Andrew, in the post above I follow along just fine until I hit the comment that “The door of the Law is firmly closed, allowing neither Jews out to find salvation nor Gentiles in to become part of the covenant people.” I plan to read your Romans post in this series in just a couple minutes but for the meantime, while I can see Paul’s argument at the beginning of Roman’s does argue that the Jews are locked out of salvation, I don’t remember the argument that the Gentiles are locked out. How did the law close the door to the Gentiles if they in fact could choose to follow it? Weren’t there cases of converts to Judaism in the Old Testament? My memory is poor, but Rahab comes to mind. She’s an especially interesting case since she survived despite God’s own command to extinguish the life of her and all her countrymen while also being mentioned as an example of faith by the author of Hebrews. So my question is, where does Rahab fit in Romans 1-4 prior to the coming of Christ? What is her dillemma, a Jewish one, or a Gentile one?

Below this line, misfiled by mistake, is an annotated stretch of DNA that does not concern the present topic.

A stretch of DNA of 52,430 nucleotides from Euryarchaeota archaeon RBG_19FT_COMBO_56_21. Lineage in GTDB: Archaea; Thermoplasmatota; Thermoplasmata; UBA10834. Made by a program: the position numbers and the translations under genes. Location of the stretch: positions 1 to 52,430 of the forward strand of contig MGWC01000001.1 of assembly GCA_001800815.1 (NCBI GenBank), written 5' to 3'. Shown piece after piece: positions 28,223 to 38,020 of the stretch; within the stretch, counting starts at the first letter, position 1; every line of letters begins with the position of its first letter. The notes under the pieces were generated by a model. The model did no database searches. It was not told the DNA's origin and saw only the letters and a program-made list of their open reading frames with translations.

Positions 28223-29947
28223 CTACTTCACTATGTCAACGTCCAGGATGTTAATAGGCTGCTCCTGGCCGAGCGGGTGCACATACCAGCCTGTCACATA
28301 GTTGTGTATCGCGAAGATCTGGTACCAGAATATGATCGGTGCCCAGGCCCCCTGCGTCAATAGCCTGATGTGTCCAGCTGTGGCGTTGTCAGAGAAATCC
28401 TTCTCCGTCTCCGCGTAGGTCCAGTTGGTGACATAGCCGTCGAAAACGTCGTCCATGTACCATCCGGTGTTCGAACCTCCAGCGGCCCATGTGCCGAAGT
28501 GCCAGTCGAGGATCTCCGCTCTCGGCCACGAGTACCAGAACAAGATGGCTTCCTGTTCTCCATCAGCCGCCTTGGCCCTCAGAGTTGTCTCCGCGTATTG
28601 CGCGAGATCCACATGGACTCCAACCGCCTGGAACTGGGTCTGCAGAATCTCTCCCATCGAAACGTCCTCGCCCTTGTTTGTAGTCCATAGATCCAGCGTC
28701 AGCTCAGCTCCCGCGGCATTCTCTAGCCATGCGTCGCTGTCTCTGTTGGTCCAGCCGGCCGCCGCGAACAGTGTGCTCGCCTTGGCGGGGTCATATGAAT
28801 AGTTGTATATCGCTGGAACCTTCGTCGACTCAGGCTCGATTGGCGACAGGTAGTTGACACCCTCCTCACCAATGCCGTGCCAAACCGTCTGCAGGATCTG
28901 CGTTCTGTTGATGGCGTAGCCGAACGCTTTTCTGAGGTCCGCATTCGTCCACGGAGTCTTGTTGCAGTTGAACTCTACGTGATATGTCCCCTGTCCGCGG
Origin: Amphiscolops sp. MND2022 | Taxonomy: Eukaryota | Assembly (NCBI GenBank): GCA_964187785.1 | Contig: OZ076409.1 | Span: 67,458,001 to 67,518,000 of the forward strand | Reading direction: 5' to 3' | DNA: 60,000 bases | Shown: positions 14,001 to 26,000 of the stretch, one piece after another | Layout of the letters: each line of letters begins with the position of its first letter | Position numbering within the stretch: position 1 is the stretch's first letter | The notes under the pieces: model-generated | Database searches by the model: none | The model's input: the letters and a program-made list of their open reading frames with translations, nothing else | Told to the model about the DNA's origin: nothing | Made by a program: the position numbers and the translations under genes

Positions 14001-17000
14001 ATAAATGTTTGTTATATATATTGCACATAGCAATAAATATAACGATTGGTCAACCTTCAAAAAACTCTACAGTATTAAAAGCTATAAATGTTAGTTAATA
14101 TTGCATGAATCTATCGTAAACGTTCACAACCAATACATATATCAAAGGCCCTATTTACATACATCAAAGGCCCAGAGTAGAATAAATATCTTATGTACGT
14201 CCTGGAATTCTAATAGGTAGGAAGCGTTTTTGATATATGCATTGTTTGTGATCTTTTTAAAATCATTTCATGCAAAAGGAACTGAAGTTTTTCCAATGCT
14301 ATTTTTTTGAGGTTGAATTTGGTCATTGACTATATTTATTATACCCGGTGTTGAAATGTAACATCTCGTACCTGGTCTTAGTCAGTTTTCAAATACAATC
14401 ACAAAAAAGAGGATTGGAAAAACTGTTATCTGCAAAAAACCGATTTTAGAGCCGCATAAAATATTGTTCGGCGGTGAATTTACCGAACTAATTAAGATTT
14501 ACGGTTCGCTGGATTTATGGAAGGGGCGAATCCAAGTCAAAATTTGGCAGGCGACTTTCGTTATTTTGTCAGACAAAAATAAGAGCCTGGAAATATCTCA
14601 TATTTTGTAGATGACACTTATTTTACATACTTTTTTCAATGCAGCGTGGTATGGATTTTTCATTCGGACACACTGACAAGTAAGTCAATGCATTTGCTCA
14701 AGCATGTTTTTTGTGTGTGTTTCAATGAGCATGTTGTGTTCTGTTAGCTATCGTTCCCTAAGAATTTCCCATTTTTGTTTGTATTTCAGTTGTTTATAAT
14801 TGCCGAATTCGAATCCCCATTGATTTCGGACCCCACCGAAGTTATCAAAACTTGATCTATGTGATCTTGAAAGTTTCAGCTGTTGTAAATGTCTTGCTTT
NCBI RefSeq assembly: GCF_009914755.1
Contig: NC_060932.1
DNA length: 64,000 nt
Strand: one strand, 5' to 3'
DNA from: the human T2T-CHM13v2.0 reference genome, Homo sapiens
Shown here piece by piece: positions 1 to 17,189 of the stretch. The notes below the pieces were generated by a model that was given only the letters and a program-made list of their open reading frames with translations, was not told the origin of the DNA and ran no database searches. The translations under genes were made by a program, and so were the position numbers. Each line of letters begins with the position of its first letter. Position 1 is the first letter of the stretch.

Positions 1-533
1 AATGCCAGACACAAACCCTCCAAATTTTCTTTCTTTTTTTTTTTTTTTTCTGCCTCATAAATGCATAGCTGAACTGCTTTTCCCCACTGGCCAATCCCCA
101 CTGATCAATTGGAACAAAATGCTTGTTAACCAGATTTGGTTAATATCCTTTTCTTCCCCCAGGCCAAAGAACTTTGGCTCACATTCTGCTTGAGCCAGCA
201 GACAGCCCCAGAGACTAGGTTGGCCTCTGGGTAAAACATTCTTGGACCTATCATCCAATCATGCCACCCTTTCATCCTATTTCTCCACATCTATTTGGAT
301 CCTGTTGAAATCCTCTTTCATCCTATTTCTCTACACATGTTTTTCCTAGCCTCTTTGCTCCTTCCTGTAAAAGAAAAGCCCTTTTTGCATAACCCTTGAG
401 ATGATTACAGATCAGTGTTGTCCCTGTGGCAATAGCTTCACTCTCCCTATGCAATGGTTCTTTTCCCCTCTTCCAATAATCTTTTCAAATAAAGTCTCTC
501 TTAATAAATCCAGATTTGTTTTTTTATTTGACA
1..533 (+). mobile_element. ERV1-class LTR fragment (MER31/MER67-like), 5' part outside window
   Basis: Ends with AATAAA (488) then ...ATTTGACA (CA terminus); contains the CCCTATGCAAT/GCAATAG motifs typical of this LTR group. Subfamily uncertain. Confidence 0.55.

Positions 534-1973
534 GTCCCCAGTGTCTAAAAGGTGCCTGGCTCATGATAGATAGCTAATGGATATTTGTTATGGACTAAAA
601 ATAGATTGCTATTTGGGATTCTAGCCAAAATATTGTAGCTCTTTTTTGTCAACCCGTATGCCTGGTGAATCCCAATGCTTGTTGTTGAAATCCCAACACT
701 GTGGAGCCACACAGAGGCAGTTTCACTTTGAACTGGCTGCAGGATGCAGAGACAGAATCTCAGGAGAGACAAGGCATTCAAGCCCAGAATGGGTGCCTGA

That’s one point of hang-up. As I read on I come to another. In your diagram, you have a text which says that “Jesus death saves Israel from destruction.” How? After all, when Jesus warned his disciples about the coming destruction, he doesn’t say believe in me to be saved. He instead says something very unspiritual: “Those who are in Judea flee to the mountains, and hope to God you’re not pregnant.” Surely, there were true people of God (disciples) who died in the war and were not saved. Not because they didn’t believe. They simply failed to get the heck out of Dodge. So while his warning may have saved a few people, I fail to see how his death saved anyone historically from Roman destruction. Maybe here I’m misinterpreting you, but help me understand.